Virginia Tech - one year later
It will forever be one of those events that you remember where you were when you heard about it.
I remember I was back in Vancouver for my spring break from school and I was standing in my kitchen making a cup of tea, and turned the TV on and every channel had the tragedy of Virginia Tech playing on a constant loop. I watched the reports for the next two hours, shaking my head in disbelief at what was unfolding on the screen.
That was one year ago today.
All across the country and some parts of the world, people are remembering the tragedy of the 32 people that were gunned down in their school by a fellow student.
This was the worst mass shooting in modern US history, and the wounds of that day are still fresh.
It has been exactly one year since a mentally ill student killed 32 people and himself in the worst mass shooting in modern U.S. history. And while this close-knit campus has worked hard to move on, the anniversary of the killings has left many struggling to cope.
A ceremony honoring the lives of those who perished during Seung-Hui Cho's rampage was planned for later in the morning in front of the memorial, where the candle lit at midnight will continue burning for 24 hours.
Other small, reflective gatherings were to take place during the day, with a candlelight vigil scheduled for the evening. One group of students planned to lie down in protest of Virginia's gun laws in the afternoon.
Gov. Timothy M. Kaine ordered state flags flown at half-staff, and a moment of silence at noon followed by the tolling of bells.
Many people weren't sure how to observe the anniversary of a tragedy that was as unifying as it was shattering. It drew a university already known for its school spirit even closer as the depth of the loss registered with students and faculty.
Some campuses are on high alert for anyone wanting to remember this day in a different way.
Today, colleges and universities are wide-awake - and plugged in to the possibilities afforded by Web-capable, GPS-aware cell phones and other gizmos.
High-tech alert systems have been used so much over the past year that many young lives have surely been saved.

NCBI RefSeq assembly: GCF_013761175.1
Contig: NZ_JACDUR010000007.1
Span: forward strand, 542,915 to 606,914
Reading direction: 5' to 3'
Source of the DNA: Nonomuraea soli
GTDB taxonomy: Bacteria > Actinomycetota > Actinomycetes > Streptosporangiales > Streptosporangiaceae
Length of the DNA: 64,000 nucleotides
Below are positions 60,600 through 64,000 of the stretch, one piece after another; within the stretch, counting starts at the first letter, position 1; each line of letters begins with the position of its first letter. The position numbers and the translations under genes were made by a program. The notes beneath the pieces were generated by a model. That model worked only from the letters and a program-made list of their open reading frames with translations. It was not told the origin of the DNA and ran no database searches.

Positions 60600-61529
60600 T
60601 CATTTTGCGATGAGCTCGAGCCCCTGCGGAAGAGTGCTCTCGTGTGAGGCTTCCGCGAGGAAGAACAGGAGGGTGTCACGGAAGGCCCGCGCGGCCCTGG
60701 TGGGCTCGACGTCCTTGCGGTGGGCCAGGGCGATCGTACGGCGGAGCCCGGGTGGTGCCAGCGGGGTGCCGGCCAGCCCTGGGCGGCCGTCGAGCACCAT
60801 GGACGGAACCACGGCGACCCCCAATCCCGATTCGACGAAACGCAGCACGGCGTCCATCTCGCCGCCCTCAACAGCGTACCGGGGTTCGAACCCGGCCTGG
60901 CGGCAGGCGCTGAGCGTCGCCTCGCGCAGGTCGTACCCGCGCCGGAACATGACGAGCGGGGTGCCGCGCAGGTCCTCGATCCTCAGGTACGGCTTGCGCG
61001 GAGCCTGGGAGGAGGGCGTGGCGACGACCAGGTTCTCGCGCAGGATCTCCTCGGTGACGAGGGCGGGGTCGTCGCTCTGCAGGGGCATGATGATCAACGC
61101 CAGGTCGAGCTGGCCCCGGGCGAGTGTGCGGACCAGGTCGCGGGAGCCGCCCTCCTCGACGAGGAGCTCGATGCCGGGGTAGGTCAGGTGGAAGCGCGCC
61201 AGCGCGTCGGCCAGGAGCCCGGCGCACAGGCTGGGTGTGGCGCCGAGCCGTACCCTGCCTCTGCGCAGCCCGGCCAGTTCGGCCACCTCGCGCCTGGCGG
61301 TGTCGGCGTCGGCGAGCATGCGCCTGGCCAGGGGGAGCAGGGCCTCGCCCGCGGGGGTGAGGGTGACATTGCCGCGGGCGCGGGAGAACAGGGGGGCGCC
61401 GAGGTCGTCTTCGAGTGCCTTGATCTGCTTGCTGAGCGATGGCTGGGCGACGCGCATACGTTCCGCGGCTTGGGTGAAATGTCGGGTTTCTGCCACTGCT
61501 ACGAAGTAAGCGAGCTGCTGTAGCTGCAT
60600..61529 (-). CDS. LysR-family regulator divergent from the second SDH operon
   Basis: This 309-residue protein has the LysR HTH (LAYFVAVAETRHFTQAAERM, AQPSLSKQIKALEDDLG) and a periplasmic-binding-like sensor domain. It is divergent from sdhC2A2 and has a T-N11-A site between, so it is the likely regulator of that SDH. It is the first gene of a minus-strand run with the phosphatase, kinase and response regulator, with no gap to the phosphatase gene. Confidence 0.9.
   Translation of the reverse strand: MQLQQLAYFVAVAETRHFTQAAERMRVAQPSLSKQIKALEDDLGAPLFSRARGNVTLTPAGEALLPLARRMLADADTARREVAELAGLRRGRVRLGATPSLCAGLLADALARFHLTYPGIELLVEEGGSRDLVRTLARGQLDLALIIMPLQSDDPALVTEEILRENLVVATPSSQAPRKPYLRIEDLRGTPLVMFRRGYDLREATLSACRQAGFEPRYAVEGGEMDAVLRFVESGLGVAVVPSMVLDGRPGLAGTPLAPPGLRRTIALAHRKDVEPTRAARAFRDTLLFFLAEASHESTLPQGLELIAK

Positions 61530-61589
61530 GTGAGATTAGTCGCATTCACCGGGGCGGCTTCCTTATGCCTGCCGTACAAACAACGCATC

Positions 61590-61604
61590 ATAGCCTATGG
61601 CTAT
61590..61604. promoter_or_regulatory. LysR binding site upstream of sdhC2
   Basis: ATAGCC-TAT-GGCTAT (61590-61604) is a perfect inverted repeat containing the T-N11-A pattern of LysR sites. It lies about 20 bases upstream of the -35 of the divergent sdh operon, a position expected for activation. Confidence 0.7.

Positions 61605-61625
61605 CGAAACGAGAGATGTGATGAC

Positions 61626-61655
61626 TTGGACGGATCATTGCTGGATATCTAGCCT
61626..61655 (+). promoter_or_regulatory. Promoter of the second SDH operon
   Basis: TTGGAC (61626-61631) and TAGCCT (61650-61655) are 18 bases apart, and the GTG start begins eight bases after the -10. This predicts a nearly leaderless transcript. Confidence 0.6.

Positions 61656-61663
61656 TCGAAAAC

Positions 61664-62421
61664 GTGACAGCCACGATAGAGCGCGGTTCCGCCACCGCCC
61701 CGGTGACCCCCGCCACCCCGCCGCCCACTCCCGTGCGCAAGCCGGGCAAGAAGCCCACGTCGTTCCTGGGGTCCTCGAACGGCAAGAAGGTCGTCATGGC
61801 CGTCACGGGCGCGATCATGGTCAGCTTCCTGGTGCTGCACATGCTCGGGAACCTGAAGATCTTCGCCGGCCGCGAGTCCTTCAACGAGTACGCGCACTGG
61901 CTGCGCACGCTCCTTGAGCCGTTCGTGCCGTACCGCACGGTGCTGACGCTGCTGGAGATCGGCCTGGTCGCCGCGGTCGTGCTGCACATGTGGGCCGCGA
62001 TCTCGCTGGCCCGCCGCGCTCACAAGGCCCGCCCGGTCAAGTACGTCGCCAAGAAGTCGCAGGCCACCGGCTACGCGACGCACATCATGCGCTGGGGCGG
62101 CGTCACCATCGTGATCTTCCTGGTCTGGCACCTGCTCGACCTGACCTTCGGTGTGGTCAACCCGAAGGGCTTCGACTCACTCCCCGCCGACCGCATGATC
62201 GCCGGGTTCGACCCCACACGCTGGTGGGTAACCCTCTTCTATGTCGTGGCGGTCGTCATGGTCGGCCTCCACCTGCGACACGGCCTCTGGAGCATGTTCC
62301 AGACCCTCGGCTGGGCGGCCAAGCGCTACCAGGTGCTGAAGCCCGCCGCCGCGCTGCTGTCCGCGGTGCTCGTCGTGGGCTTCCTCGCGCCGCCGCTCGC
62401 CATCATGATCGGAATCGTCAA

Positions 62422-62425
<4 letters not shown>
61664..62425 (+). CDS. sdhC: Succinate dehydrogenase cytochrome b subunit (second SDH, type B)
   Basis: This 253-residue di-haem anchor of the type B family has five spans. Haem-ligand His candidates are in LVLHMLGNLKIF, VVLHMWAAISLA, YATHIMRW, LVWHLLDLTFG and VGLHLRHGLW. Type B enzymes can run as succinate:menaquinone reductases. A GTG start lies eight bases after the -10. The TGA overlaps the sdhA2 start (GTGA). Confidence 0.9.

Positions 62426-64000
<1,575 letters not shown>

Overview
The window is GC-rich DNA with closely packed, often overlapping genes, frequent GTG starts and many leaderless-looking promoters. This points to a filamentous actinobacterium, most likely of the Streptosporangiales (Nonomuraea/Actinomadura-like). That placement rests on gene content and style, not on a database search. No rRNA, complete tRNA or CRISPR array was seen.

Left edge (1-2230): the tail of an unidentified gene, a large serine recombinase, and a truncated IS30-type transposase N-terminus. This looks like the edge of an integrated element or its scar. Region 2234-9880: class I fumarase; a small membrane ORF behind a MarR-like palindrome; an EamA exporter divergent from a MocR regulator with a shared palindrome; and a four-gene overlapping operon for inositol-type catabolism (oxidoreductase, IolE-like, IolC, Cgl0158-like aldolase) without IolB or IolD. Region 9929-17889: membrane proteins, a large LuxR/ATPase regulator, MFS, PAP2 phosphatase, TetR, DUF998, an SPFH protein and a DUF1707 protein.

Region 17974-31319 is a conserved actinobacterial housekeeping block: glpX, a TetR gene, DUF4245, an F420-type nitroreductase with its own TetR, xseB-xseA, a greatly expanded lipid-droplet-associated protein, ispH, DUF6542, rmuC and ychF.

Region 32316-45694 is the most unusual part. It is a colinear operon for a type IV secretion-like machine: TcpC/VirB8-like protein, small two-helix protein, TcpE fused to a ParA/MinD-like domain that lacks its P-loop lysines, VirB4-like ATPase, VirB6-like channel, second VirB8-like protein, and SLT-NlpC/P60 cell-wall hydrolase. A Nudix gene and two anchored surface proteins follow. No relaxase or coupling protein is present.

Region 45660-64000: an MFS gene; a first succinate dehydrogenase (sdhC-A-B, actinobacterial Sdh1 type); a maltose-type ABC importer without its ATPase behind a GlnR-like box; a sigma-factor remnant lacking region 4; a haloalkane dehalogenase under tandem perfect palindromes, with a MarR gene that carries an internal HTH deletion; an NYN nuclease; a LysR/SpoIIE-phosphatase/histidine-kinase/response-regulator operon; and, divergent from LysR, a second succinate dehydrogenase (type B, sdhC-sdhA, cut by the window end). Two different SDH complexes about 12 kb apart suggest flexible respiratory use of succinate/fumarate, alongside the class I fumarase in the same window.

It was the way that the message was distrubuted across the campus about the shootings that have caused many schools to change the way they approach campus security.
The initial communications snags spurred sharp questions about the university's security system - and sparked a nationwide re-examination of campus security measures.
Before Virginia Tech, colleges and universities were reluctant to broadcast word of "any kind of negative activity," said Bryan Crum, spokesman for Omnilert, a Virginia-based company that provides alert systems for more than 500 campuses through its e2Campus service.
"Now it's a complete 180-degree change, where people are immediately sending out these kinds of alerts," Crum told me. "The schools are using it for everything from bomb threats to chemical spills, for on-campus shootings and off-campus shootings. They are not afraid to use it."
Here are some of the few events marking the one-year anniversary today.
The San Diego chapter of the Brady Campaign to Prevent Gun Violence has organized a gathering from 2 to 4 p.m. at Our Savior's Lutheran Church, 4011 Ohio St. in San Diego.
Demonstration Locations include US Supreme Court and Capitol, Virginia Tech and other college campuses, Presidential Debate in Philadelphia
On Wednesday, April 16, the one-year mark of the terrible tragedy that took 32 innocent lives at Virginia Tech, local citizens in more than 70 cities and towns across America will participate in events to remember that tragedy -- as well as all victims and survivors of gun violence -- and call on Congress to act to strengthen the Brady background check system by closing the gun show loophole. Remembrance events are being held this week, coincidentally, at 32 colleges and universities.
There will be an Memorial Mass in remembrance on Friday, April 20 at 7:00 p.m. at St. Mary of Sorrows Roman Catholic Church, 5222 Sideburn Road, Fairfax Station, Va., where victim Mary Read was a member. All are welcome.
A memorial ceremony sponsored by the Fairfax County school system is planned for Friday at 7:30 p.m. at Robinson Secondary School Field House in Fairfax.
The Catholic Diocese of Arlington is holding a series of prayer vigils and events throughout the week. For a full listing of events, click here.
Virginia Tech family members all over the country have declared Friday an "Orange and Maroon Effect" day. They invite everyone in the country to wear orange and maroon to support the school, community and family members of the victims.